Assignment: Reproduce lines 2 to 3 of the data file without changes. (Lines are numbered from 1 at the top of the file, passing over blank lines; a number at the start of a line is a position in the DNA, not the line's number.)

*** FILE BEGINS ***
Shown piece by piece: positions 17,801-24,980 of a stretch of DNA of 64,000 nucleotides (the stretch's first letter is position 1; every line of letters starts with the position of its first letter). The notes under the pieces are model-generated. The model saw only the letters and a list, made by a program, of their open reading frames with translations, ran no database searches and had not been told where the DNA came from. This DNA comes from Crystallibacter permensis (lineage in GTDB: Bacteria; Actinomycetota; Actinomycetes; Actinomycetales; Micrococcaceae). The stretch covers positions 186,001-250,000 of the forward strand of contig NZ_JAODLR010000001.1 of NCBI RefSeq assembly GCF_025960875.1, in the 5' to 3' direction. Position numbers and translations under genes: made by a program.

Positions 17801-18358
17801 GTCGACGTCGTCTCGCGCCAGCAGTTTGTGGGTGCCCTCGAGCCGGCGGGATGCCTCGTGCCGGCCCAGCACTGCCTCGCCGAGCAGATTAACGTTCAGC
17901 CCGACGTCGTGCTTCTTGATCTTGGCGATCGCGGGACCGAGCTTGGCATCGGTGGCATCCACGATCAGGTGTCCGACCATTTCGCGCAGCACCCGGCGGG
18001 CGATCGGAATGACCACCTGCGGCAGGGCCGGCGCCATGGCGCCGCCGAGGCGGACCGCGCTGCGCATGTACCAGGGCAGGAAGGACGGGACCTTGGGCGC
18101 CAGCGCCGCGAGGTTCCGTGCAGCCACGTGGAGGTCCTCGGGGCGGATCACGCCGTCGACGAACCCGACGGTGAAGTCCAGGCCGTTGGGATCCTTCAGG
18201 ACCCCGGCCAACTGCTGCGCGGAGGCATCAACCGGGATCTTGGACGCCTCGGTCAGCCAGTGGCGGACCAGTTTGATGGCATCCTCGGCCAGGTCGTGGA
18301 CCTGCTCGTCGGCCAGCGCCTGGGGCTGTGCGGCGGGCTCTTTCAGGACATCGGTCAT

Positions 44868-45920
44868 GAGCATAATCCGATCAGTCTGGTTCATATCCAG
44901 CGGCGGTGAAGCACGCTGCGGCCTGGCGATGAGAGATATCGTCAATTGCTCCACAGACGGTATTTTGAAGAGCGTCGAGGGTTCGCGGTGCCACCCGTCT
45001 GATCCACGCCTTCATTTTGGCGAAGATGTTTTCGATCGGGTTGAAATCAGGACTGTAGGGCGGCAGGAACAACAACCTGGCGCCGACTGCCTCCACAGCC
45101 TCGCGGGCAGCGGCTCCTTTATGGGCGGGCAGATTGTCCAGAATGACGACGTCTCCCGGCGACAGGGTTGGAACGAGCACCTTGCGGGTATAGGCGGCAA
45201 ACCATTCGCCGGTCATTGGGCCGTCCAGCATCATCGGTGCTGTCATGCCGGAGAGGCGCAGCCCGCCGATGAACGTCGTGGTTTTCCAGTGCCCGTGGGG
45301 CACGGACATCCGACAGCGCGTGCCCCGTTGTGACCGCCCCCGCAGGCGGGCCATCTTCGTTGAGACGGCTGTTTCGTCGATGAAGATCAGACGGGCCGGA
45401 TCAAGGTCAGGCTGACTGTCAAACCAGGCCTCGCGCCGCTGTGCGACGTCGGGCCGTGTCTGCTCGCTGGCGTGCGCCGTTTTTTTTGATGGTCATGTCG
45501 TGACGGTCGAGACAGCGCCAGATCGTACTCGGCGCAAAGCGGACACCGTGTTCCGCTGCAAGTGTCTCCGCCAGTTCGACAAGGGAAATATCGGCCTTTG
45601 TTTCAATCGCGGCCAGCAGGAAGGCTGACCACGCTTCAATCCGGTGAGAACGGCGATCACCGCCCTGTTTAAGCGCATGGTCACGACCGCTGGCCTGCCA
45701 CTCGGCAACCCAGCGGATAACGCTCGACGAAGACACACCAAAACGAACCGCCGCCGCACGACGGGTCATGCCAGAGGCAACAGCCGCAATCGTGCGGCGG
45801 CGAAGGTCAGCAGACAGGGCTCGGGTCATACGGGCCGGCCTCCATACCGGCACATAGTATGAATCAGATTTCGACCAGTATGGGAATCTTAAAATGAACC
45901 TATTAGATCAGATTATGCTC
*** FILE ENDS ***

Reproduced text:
Positions 17801-18358
17801 GTCGACGTCGTCTCGCGCCAGCAGTTTGTGGGTGCCCTCGAGCCGGCGGGATGCCTCGTGCCGGCCCAGCACTGCCTCGCCGAGCAGATTAACGTTCAGC